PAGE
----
Although the methodology is based on very complex principles that can take months to study, the application of the model is what’s of importance when valuing a share incentive plan. There are three main steps to running a Monte Carlo simulation, namely, collecting relevant historical market information to determine the ‘patterns’, simulating expected share price paths using the mathematical formulas and historical distributions, and evaluating the expected payoff of the plan by assessing the performance relative to the targets set.
i. Collecting historic market-related data
The first step is to analyse the current market conditions at the valuation date. This snapshot of the market will be used to estimate the potential expected payoff of the incentive when it becomes available.
To gather the necessary information, we look at historical data on share price movements, expected company distributions (including the total shareholder returns), and current interest rate expectations. It is also important to consider the correlation between a company’s share prices and its industry peers, as similar companies tend to move in sync with each other.
By analysing these factors, we can set up a comprehensive Monte Carlo simulation that evaluates the potential outcomes of the incentive based on current market conditions.
ii. Simulating expected share price paths
Geometric Brownian Motion estimates each daily price into the future using a drift representing a constant forward motion, like a breeze, that influences share prices. The risk-free rate determines the drift, as we expect money to grow at this rate over time.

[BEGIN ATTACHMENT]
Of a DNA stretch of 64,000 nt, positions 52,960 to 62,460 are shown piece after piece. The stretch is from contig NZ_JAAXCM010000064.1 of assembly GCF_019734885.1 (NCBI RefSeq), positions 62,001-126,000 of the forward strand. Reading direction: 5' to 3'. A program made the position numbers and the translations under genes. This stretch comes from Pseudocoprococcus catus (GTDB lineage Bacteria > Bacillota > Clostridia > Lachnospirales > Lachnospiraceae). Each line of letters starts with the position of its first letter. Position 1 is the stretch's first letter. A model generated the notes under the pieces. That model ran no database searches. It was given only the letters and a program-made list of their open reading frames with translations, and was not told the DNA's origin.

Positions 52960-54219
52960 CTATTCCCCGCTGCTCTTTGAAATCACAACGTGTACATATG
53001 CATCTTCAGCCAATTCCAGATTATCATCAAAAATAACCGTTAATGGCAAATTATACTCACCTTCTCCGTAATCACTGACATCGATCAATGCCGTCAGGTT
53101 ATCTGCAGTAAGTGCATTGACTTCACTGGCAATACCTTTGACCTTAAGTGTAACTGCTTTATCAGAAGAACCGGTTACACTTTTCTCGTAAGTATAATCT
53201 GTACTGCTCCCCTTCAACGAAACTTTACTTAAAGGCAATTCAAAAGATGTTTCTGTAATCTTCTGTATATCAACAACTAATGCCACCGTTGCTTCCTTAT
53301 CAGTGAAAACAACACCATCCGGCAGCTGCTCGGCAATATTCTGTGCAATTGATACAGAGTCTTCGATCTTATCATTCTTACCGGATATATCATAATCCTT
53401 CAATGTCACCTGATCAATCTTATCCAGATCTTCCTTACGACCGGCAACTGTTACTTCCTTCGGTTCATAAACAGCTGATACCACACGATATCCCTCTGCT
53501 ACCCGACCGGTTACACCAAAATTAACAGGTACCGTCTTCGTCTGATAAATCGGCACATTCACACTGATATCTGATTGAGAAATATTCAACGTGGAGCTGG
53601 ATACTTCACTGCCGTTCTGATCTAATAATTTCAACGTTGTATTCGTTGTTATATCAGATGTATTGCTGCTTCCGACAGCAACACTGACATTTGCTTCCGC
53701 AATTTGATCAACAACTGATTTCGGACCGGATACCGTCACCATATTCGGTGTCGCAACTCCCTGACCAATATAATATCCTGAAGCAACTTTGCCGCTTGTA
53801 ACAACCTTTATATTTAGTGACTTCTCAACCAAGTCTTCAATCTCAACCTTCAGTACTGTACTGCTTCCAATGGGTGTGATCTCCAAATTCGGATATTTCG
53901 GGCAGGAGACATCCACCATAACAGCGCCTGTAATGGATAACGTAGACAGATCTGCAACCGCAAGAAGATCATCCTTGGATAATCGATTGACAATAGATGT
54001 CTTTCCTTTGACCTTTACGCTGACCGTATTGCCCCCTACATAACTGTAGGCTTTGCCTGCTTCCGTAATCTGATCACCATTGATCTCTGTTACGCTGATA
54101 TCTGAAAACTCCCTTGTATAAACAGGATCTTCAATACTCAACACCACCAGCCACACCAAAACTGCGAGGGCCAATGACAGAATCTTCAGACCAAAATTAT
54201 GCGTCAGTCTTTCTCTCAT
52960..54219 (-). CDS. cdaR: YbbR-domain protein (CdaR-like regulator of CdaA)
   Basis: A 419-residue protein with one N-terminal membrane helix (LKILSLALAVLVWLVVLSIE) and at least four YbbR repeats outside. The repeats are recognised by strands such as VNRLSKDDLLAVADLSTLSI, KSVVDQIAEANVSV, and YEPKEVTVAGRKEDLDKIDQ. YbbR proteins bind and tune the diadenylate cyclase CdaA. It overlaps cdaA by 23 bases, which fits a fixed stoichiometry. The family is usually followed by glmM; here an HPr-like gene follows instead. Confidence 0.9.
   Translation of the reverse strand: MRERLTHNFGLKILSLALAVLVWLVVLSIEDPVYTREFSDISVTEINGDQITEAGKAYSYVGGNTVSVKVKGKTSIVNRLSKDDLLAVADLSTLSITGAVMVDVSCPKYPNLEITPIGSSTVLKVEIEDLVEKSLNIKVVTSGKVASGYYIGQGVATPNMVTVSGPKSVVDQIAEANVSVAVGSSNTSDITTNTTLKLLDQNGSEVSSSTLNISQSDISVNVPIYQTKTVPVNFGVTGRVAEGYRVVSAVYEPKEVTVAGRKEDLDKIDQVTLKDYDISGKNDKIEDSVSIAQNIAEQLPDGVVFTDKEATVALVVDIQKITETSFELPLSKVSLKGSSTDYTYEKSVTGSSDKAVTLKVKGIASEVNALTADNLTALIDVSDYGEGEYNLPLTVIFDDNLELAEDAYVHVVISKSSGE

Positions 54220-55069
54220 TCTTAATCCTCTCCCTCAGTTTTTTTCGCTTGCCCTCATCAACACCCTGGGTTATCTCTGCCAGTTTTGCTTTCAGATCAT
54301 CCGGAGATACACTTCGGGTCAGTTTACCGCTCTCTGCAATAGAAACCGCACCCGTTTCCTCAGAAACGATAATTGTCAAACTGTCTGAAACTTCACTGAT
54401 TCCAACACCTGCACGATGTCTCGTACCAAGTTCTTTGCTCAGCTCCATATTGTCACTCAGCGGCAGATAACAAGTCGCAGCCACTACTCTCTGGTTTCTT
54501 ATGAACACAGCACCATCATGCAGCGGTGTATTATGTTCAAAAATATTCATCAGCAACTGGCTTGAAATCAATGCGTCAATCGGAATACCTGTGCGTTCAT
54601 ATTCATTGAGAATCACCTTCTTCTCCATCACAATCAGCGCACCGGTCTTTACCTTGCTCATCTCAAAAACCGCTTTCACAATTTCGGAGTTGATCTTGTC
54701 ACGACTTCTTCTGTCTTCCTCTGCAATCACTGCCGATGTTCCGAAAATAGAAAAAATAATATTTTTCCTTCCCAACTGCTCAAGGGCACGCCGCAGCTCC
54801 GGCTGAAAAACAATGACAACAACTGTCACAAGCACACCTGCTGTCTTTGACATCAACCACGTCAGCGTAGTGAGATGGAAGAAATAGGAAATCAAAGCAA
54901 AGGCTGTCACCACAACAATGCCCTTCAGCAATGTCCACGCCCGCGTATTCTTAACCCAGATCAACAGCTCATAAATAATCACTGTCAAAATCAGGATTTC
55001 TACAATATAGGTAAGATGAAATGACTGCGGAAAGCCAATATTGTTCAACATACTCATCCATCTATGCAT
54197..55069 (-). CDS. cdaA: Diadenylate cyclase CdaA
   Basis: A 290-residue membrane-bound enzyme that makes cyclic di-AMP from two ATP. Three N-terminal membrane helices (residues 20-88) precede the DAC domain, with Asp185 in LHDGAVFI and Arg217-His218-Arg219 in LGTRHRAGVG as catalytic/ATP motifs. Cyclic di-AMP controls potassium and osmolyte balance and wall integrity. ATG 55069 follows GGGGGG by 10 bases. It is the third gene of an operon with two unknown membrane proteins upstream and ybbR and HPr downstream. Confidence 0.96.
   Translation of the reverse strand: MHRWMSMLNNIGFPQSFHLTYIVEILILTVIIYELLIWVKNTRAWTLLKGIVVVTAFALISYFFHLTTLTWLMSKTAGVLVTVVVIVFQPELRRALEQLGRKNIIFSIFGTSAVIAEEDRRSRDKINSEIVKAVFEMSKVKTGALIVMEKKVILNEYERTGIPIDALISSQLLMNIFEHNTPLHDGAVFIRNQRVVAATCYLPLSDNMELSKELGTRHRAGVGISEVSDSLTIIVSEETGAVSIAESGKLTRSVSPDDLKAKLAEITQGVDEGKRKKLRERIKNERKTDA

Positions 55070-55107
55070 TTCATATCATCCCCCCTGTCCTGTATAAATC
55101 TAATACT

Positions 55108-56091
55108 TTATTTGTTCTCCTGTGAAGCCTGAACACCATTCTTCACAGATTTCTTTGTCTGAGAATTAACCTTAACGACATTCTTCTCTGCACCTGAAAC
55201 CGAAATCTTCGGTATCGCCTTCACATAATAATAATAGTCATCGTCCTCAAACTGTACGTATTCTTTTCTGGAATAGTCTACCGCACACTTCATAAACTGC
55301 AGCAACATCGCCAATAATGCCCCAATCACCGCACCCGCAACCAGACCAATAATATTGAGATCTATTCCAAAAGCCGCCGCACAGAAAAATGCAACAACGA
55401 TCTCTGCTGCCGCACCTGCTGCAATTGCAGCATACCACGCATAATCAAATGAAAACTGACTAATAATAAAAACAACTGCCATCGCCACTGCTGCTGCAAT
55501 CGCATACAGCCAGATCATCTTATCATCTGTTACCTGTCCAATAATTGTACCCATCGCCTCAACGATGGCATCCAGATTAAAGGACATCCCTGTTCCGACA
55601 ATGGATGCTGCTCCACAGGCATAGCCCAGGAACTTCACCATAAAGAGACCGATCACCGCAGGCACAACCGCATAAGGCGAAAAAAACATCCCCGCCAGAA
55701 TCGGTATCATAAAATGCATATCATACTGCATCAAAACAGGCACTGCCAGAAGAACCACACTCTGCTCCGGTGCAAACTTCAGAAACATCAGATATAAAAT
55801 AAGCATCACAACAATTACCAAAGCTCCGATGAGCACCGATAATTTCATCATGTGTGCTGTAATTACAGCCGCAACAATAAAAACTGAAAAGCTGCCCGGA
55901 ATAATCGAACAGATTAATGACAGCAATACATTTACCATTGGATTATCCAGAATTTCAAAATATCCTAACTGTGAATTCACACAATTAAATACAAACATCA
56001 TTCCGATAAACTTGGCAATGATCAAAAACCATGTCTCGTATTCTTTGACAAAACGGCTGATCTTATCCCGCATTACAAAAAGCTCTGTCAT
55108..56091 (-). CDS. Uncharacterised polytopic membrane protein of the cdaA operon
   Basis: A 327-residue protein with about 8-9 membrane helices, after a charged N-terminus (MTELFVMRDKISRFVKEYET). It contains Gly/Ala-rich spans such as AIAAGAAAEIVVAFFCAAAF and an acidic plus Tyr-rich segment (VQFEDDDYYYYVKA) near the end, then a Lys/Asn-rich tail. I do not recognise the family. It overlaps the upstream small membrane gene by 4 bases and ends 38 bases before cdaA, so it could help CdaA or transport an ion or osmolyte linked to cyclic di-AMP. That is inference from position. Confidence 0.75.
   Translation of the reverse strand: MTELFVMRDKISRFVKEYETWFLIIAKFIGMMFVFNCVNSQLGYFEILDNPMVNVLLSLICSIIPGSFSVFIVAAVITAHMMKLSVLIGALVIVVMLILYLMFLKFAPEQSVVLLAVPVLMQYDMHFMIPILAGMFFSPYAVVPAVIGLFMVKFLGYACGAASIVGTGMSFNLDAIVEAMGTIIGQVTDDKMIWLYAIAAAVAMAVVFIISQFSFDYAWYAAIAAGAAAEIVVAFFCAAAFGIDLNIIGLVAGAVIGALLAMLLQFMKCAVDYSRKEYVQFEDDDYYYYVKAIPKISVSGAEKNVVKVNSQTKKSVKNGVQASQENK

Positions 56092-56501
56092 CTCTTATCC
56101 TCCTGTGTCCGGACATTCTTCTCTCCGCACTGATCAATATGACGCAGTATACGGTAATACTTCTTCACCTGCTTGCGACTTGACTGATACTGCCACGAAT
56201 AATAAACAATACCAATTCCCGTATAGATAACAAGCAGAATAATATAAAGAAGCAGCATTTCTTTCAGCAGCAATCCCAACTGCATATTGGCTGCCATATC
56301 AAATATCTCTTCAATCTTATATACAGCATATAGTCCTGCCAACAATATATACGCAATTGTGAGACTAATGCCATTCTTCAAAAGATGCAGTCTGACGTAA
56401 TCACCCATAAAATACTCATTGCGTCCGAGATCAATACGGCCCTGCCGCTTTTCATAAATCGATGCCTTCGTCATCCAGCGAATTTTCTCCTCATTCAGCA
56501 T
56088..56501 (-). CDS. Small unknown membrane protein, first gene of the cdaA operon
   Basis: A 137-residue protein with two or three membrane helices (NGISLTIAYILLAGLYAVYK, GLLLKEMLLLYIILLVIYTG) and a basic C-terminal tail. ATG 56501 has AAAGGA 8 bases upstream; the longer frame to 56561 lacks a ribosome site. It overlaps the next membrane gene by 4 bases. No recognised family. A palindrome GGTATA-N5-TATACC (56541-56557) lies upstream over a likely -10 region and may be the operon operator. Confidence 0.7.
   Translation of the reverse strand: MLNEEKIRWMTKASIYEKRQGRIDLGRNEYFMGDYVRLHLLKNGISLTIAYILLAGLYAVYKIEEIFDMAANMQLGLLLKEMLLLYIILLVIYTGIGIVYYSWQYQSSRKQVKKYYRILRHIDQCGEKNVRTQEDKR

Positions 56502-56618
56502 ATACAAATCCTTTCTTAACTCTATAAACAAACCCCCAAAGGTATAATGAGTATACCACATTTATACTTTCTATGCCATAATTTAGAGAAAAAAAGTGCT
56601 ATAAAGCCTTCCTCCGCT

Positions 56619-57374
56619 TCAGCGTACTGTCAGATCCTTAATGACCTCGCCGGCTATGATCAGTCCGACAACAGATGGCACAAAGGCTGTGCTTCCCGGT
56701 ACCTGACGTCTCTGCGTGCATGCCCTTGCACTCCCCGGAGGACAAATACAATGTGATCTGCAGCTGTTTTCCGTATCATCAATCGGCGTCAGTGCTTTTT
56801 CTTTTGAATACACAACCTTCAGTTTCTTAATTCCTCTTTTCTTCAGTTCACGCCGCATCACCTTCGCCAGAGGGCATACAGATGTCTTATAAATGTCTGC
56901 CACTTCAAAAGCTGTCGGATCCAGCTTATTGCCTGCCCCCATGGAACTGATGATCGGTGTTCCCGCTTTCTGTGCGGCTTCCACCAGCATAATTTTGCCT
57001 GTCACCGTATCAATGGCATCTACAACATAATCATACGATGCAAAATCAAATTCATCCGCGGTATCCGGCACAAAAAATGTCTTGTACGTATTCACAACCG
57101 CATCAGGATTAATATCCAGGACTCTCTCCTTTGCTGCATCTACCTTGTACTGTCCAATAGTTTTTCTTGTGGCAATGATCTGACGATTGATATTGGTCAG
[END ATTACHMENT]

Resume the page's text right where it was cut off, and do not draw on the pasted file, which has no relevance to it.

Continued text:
Using random daily share price movements based on acquired data points, we can estimate tomorrow’s share price as well as the next day… and so on. This process continues at each iteration using the risk-free rate that provides constant upward or downward pressure until reaching a simulated price at the point of vesting.
This method is repeated many times and averaged to obtain an expected terminal share price and payoff.
iii. Evaluating the results
The general principle in evaluating the results is determining the present value of the expected future payout of the share plan. The expected payout means assessing each simulated share price against any pre-defined performance targets set, and averaging this over the number of simulations performed.
There are numerous other complexities in assessing these performance conditions, such as peer group comparisons on a total shareholder return basis (“TSR”), and this will be addressed and tackled in another one of ShareForce’s blogs.
Once the expected payout has been determined, it is converted to a present-day amount known as the fair value.
Do not leave it to chance
Monte Carlo simulations are often only marginally understood. Valuating and understanding the impact of changing market variables, and interpreting fair values can be complicated and complex, and is best left to the experts.
With ShareForce’s automated valuation engine that applies real-time market data, you can run Monte Carlo valuations and generate audit-ready IFRS2 or GAAP-compliant reports at the click of a button, and get results within seconds. To view a demo of the ShareForce Incentive Plan management tool, fill in the form below or visit www.shareforce.net/contact